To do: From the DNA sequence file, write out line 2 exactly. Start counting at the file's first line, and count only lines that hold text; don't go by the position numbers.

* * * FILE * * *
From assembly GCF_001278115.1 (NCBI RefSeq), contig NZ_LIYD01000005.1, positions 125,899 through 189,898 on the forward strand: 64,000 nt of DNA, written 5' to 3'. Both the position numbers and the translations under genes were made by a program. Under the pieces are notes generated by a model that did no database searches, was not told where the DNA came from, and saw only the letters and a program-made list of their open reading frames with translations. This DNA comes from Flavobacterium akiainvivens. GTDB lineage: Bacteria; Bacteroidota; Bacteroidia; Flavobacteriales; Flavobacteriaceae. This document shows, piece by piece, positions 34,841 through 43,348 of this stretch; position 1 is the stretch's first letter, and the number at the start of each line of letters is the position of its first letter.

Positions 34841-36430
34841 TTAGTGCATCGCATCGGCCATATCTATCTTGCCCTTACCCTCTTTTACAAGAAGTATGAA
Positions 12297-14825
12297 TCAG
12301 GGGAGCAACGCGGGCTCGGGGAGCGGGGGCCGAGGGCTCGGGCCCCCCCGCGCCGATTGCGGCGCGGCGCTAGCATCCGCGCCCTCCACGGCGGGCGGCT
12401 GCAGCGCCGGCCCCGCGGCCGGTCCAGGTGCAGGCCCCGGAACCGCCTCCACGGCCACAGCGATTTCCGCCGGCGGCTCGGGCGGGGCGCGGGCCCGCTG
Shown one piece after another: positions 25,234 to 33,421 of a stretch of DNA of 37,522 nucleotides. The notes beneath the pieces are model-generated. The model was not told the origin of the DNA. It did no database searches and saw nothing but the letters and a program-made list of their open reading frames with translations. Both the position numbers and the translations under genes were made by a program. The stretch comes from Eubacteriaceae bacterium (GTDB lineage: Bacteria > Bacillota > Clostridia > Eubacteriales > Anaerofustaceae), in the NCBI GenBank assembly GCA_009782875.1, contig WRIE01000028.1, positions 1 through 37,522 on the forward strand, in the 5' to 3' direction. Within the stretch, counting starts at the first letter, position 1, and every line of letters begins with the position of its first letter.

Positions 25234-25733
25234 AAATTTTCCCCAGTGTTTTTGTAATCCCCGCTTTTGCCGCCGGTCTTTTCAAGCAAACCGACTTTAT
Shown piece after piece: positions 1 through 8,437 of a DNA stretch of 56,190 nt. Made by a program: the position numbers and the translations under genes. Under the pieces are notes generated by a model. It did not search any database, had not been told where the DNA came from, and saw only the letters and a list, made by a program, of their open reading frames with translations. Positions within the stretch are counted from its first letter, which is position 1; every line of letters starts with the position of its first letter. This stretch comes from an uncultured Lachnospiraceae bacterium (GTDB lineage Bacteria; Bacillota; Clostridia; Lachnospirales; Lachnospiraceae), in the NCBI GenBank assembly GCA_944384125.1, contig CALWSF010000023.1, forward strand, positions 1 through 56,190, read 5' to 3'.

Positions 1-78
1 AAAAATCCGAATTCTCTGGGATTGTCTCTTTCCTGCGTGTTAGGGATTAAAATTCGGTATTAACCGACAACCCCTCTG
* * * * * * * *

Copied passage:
Positions 34841-36430